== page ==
Essential workers in Toronto shoulder disproportionate burden of COVID-19

Toronto, Canada's largest city, has reported 94,943 cases of COVID-19 and 2,614 related deaths so far during this pandemic. Toronto has a population of over 2.7 million people, of whom 51.5% self-identify as a visible minority. Shelter-in-place orders and shut down of non-essential businesses are the primary non-pharmaceutical interactions deployed as part of Toronto's COVID-19 response.

However, many essential businesses and services have remained open to support society. According to Public Safety Canada, "essential workers" include workers in 1 of 10 critical infrastructure sectors, including health, transportation, food, and manufacturing. As per estimates, around 40% of Canada's working population are employed in jobs that are not amenable to remote work. A good portion of these workers belongs to lower-income households. This suggests that shelter-in-place mandates might not be sufficient to protect essential workers from COVID-19 and related mortality.

Comparing per-capita rates of COVID-19 cases and deaths across Toronto neighborhoods by proportion of essential workers

Recently, a team of researchers from Toronto, Canada, compared per-capita rates of COVID-19 cases and associated deaths across Toronto neighborhoods by proportion of people working in essential frontline services. The study is published on the preprint server, medRxiv*.

The team used Contact Management Solutions (CCM)+ person-level data on lab-confirmed cases of COVID-19 (N=74,477) and related deaths (N=2319), and data from Statistics Canada 2016 Census for neighborhood-level parameters. The study population included reported community cases and deaths in Toronto (excluding long-term care residents) from January 23, 2020, to January 24, 2021. The city's 3702 dissemination areas were stratified into tertiles and ranked by the proportion of the population in each dissemination area working in essential services such as health, transport, trades, manufacturing, equipment, utilities, services, sales, and agriculture.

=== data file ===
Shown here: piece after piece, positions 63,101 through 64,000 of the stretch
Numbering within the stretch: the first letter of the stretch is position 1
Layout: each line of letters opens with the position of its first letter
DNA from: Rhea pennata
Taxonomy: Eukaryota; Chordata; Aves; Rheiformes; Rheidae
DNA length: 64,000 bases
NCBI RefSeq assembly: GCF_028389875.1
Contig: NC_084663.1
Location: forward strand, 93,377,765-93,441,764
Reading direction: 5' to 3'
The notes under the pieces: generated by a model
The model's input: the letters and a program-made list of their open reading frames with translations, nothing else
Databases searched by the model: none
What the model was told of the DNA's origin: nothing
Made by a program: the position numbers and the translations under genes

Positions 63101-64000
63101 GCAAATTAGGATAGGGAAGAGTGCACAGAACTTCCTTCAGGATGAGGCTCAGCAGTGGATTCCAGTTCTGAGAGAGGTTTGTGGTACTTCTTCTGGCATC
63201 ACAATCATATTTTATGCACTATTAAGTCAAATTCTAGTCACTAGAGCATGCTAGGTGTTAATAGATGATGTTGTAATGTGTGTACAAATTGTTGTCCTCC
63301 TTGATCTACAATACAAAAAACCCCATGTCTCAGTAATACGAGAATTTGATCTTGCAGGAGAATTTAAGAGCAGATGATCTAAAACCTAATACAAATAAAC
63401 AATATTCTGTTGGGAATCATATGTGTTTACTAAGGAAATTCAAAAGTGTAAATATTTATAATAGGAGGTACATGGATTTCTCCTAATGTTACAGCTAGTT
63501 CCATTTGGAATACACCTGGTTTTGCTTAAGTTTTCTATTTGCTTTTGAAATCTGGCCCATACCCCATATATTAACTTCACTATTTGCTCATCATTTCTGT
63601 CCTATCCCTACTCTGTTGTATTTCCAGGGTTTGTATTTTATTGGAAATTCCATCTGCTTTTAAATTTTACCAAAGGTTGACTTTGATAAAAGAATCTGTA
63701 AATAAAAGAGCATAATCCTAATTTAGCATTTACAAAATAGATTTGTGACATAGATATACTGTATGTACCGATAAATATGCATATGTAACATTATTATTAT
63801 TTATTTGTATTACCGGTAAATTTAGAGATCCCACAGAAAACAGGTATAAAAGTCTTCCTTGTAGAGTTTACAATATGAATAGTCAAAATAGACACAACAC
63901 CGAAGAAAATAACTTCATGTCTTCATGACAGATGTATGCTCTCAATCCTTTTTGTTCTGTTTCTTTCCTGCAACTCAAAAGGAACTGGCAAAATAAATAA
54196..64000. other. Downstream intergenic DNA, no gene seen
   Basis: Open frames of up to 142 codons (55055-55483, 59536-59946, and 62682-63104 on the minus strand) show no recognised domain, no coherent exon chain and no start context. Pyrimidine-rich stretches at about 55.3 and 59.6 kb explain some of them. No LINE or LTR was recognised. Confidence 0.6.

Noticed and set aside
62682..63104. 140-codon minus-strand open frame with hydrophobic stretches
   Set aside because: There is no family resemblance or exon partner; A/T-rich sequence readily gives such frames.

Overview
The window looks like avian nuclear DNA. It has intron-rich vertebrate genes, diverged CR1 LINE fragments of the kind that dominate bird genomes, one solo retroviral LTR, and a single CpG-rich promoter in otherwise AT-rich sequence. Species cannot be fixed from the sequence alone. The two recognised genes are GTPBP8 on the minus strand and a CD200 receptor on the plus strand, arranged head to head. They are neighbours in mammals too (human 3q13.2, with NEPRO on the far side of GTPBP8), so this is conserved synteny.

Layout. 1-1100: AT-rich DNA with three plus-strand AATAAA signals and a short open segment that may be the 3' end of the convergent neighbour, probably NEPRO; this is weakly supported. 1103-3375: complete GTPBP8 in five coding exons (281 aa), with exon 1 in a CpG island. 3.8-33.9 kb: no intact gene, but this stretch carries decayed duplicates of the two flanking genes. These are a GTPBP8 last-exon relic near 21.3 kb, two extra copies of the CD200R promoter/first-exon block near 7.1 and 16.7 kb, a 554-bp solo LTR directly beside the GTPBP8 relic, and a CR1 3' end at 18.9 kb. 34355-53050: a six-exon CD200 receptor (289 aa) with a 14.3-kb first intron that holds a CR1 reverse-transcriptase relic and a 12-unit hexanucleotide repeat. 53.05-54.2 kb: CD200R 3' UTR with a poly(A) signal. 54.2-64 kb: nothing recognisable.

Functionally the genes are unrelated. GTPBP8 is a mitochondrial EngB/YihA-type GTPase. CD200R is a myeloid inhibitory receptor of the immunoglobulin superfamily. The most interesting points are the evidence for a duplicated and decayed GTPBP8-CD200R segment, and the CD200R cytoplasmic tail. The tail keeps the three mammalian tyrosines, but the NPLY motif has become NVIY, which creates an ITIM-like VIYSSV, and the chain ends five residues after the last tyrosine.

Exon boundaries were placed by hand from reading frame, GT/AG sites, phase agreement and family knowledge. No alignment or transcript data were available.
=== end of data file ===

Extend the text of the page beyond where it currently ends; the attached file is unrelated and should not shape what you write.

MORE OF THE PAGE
Daily per-capita COVID-19 cases (A) and deaths (B) by neighbourhood-level proportion of essential workers in Toronto, Canada (January 23, 2020 to January 24, 2021). The daily per-capita rate is depicted as a 7-day rolling average. Stratum 1 represents neighbourhooods with the smallest proportion of the population working in essential services, while stratum 3 represents neighbourhoods with the highest proportion essential workers. Cases and deaths do not include residents of long-term care homes. Essential services include: health, trades, transport, equipment, manufacturing, utilities, sales, services, agriculture. Closure of non-essential workplaces are indicated by (a) at start of first lockdown on March 17, 2020 to the re-opening on May 18, 2020 (b), and (c) indicating the start of the 2nd -major restriction on November 23 to (d) the start of a more stringent lockdown on December 26, 2020.
Daily per-capita COVID-19 cases (A) and deaths (B) by neighborhood-level proportion of essential workers in Toronto, Canada (January 23, 2020 to January 24, 2021). The daily per-capita rate is depicted as a 7-day rolling average. Stratum 1 represents neighborhoods with the smallest proportion of the population working in essential services, while stratum 3 represents neighbourhoods with the highest proportion essential workers. Cases and deaths do not include residents of long-term care homes. Essential services include: health, trades, transport, equipment, manufacturing, utilities, sales, services, agriculture. Closure of non-essential workplaces are indicated by (a) at start of first lockdown on March 17, 2020 to the re-opening on May 18, 2020 (b), and (c) indicating the start of the 2nd -major restriction on November 23 to (d) the start of a more stringent lockdown on December 26, 2020.